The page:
Coffee has a formidable grip on the daily lives of Koreans, but tea is slowly and quietly gaining traction.
Social media-savvy hipsters wait for weeks for a tea ceremony experience. Teahouses that claim to sell not just a cuppa, but a lifestyle, are emerging as trendy hot spots.
Some see in it as a counteraction to the Starbucks-driven explosion of coffee culture here. Others speak of a refreshing return to the country’s own sipping traditions.
“I think we’ve grown too accustomed to quickly grabbing a latte on the go and quenching our thirst on hot summer days with iced coffee drinks. But tea is a new thing,” Min Yu-ri, 42, said, adding she was in the process of switching from coffee to tea.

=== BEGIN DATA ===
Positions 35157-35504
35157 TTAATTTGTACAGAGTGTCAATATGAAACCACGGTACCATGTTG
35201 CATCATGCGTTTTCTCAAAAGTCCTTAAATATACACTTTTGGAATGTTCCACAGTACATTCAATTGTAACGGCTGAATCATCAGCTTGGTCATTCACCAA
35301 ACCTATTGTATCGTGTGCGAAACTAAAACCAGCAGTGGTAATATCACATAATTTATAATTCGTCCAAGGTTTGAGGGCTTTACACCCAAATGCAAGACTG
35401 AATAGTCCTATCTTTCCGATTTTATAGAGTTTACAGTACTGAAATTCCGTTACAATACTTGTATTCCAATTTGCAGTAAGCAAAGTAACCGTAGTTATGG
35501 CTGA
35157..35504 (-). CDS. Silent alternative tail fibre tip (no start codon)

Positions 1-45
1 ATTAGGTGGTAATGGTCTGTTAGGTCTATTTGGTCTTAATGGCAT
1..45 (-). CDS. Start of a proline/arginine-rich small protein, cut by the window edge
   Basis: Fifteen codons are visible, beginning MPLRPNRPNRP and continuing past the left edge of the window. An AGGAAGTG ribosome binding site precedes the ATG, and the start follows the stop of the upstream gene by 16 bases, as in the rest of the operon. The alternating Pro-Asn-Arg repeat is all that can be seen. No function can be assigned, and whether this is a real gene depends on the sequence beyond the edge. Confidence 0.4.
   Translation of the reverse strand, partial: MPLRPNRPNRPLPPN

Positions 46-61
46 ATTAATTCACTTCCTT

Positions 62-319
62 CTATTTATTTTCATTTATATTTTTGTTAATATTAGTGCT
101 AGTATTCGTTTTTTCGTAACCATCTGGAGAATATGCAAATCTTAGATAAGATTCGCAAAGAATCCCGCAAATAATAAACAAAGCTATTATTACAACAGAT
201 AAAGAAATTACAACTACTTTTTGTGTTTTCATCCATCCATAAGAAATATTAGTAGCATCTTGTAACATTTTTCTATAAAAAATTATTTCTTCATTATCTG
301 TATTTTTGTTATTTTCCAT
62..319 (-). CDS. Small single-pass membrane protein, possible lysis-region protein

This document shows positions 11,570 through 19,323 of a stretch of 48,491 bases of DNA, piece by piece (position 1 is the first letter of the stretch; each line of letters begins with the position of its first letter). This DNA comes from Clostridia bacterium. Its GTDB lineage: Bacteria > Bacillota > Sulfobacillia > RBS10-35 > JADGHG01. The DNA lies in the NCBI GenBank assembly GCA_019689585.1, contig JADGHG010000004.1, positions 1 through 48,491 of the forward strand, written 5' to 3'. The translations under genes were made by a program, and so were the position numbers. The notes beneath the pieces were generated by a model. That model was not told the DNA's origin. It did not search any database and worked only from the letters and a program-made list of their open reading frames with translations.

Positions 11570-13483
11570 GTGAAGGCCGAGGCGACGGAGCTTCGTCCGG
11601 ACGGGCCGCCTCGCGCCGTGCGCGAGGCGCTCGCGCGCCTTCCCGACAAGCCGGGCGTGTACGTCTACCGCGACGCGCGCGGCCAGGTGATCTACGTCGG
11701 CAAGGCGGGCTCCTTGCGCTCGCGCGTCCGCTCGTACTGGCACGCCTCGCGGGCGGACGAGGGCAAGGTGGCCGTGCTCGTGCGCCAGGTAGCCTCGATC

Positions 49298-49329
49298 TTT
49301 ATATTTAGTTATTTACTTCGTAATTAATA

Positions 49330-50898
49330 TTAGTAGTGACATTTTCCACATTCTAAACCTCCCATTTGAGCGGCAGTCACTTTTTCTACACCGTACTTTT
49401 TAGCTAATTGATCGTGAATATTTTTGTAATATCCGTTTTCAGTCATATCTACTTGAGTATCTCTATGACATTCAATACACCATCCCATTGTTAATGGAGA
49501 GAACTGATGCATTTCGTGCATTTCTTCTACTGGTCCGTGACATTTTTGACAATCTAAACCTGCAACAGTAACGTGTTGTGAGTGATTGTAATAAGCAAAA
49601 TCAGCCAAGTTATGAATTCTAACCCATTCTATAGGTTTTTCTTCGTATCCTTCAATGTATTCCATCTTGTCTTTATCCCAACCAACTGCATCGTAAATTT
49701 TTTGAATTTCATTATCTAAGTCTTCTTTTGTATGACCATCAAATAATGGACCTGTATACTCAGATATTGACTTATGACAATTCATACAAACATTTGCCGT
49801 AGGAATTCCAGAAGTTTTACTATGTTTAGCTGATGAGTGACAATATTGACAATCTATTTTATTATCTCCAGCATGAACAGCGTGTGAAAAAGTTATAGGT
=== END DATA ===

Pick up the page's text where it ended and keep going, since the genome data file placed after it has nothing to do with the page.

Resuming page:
Making tea drinking feel new, despite its thousand-year history here, are a breed of teahouses that source premium leaves, create unique blends and present them with a new concept.
Tea-based cocktails and cold fare are on the offer, while some shops match tea with yoga and books.
“Tea is more of a lifestyle. One that is slow, simple and healthy,” said Ryu Gyeonghyeong, general manager of tea bar Altdif.
For those in the cafe industry, this new appreciation of tea is a ray of hope in the face of the near saturation of the coffee market. Starbucks is currently running 12 Teavana shops in Korea, despite closing the tea chain entirely in the US in 2017.
A Twosome Place, another coffee chain here, sells Singapore’s premium TWG tea products and plans to further expand its tea offerings.
In September, the Agriculture Ministry announced a plan to nurture the local tea industry, which still remains largely in the shadow of imported brands, despite its rich traditions. Boseong in South Jeolla Province and Hadong in South Gyeongsang Province are known to produce the country’s finest tea products.
By Lee Sun-young(firstname.lastname@example.org